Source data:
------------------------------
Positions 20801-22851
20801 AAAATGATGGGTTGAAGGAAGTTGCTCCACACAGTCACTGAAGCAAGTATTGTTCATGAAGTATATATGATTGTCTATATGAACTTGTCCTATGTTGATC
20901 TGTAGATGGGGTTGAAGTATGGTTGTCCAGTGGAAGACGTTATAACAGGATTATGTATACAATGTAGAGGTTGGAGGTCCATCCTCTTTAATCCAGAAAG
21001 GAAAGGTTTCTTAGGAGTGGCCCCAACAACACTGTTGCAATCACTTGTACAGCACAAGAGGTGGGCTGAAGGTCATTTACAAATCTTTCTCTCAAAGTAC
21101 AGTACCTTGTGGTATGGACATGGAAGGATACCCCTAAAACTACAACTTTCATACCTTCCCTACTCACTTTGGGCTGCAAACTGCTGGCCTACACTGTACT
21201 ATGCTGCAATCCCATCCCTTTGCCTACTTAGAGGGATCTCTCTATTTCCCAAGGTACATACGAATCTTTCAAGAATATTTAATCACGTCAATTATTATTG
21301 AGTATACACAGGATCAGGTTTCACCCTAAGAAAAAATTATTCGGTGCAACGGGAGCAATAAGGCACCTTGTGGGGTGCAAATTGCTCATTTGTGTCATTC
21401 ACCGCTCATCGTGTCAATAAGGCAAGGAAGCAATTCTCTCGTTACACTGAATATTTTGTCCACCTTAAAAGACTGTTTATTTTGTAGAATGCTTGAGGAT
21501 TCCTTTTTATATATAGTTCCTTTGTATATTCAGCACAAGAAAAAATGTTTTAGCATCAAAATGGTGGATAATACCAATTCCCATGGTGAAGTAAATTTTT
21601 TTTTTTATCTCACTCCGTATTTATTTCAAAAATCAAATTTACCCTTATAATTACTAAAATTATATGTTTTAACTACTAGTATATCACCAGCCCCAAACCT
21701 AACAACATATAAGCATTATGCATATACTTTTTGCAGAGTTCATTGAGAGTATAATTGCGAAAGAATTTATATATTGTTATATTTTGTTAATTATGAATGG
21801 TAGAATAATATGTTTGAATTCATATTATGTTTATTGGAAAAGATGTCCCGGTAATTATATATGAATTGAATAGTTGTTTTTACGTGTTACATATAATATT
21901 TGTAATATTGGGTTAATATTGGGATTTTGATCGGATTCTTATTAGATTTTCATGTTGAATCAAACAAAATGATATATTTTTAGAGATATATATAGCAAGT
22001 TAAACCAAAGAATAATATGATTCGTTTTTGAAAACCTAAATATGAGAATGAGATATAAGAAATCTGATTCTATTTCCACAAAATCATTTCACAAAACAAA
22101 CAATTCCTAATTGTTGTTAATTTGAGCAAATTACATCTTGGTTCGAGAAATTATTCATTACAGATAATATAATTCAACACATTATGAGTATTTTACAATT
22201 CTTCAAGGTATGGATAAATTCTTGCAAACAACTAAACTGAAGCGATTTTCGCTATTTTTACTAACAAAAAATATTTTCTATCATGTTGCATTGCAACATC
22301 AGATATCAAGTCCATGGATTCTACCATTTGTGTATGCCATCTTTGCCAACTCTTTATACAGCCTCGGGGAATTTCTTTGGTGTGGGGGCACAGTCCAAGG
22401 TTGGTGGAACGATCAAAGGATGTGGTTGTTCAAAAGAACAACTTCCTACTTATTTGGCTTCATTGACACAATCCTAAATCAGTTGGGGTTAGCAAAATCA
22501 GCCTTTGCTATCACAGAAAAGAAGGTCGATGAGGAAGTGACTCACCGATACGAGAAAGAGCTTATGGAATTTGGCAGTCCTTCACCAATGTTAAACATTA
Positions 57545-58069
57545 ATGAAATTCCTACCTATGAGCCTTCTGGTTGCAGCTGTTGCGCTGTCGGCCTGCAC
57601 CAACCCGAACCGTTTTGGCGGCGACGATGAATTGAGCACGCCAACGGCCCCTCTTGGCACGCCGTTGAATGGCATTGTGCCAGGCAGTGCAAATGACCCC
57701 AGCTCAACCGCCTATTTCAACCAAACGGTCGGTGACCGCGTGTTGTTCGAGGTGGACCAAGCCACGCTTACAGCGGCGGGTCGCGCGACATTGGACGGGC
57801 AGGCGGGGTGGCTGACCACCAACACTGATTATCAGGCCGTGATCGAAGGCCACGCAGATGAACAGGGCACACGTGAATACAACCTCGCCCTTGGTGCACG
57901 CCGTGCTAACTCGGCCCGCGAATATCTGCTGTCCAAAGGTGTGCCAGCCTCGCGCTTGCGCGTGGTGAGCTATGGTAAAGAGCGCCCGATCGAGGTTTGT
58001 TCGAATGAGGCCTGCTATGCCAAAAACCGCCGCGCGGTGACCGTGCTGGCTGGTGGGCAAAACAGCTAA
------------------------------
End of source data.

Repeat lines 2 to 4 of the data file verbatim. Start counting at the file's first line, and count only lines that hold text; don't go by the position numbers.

20801 AAAATGATGGGTTGAAGGAAGTTGCTCCACACAGTCACTGAAGCAAGTATTGTTCATGAAGTATATATGATTGTCTATATGAACTTGTCCTATGTTGATC
20901 TGTAGATGGGGTTGAAGTATGGTTGTCCAGTGGAAGACGTTATAACAGGATTATGTATACAATGTAGAGGTTGGAGGTCCATCCTCTTTAATCCAGAAAG
21001 GAAAGGTTTCTTAGGAGTGGCCCCAACAACACTGTTGCAATCACTTGTACAGCACAAGAGGTGGGCTGAAGGTCATTTACAAATCTTTCTCTCAAAGTAC